Study Title and Description
Prevalence and associated factors for episodic and chronic daily headache in the Colombian population.
Key Questions Addressed
|1||For [population], is caffeine intake above [exposure dose], compared to intakes [exposure dose] or less, associated with adverse effects on behavior*?|
Primary Publication Information
|Title||Prevalence and associated factors for episodic and chronic daily headache in the Colombian population.|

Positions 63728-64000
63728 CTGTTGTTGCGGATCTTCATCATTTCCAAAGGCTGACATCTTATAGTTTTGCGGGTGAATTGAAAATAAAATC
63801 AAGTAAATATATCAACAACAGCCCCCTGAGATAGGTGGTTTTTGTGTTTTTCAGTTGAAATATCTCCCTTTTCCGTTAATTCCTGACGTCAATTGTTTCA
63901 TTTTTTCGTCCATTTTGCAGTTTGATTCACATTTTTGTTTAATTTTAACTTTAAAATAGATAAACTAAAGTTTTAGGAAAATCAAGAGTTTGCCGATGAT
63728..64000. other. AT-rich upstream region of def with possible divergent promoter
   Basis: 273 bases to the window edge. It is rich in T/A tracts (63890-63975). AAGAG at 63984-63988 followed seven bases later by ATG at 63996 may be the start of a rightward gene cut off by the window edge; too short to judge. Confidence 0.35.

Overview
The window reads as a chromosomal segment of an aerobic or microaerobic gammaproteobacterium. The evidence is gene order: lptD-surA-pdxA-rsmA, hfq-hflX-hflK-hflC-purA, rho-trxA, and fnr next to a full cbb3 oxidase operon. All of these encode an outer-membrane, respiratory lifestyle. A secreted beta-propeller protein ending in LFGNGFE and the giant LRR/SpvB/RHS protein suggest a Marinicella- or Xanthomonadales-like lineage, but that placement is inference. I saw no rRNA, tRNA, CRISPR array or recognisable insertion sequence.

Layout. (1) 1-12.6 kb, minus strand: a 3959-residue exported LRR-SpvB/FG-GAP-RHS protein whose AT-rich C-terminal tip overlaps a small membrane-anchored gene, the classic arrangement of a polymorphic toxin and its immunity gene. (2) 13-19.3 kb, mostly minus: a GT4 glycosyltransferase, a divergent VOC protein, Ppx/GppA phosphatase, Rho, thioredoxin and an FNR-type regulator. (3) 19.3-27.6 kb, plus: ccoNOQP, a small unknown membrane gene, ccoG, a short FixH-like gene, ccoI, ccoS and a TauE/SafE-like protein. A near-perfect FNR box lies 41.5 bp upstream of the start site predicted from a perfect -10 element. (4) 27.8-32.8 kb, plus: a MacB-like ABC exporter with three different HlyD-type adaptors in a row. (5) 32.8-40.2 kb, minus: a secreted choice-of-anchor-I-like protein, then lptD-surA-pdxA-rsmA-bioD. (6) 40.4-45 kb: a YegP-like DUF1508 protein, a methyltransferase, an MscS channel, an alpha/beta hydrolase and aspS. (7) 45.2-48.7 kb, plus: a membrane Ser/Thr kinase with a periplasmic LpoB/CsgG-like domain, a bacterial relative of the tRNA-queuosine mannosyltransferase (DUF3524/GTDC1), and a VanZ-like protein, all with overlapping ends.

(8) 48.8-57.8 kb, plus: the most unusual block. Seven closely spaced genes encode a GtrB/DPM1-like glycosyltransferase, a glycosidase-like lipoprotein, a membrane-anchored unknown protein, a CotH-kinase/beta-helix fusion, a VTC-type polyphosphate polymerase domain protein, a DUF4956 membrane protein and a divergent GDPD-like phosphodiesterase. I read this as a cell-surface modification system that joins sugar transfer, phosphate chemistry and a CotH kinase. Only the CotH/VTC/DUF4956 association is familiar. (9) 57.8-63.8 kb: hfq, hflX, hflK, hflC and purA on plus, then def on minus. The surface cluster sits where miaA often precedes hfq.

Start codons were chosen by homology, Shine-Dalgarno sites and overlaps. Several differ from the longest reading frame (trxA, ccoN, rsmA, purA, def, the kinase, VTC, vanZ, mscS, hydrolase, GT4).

|Author||M Rueda-Sánchez,LA Díaz-Martínez,|
Secondary Publication Information
There are currently no secondary publications defined for this study.
Extraction Form: Behavior - Design Details - INCLUDED Studies
No arms have been defined in this extraction form.
|Question... Follow Up||Answer||Follow-up Answer|
|What outcome is being evaluated in this paper?||Behavior|
|What is the objective of the study (as reported by the authors)?||The objective was to show the simultaneous evaluation of associated factors with CDH or episodic headache in the population of Bucaramanga.|